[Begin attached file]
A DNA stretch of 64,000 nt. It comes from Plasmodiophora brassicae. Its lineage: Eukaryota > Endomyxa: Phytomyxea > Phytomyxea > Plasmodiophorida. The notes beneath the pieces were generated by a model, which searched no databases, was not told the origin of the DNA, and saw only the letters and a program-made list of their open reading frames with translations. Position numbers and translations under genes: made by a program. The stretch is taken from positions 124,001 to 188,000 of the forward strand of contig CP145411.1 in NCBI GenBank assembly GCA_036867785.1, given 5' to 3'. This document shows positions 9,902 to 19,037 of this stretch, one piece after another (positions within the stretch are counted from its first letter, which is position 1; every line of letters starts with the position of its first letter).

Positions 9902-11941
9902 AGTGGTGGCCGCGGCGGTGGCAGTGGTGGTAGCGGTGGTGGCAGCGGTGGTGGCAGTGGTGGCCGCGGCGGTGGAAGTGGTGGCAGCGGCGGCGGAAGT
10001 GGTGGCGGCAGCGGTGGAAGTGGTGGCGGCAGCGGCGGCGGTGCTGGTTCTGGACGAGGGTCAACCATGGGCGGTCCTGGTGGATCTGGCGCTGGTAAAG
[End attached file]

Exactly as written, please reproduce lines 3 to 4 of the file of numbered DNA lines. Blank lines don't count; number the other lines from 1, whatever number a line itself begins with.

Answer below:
9902 AGTGGTGGCCGCGGCGGTGGCAGTGGTGGTAGCGGTGGTGGCAGCGGTGGTGGCAGTGGTGGCCGCGGCGGTGGAAGTGGTGGCAGCGGCGGCGGAAGT
10001 GGTGGCGGCAGCGGTGGAAGTGGTGGCGGCAGCGGCGGCGGTGCTGGTTCTGGACGAGGGTCAACCATGGGCGGTCCTGGTGGATCTGGCGCTGGTAAAG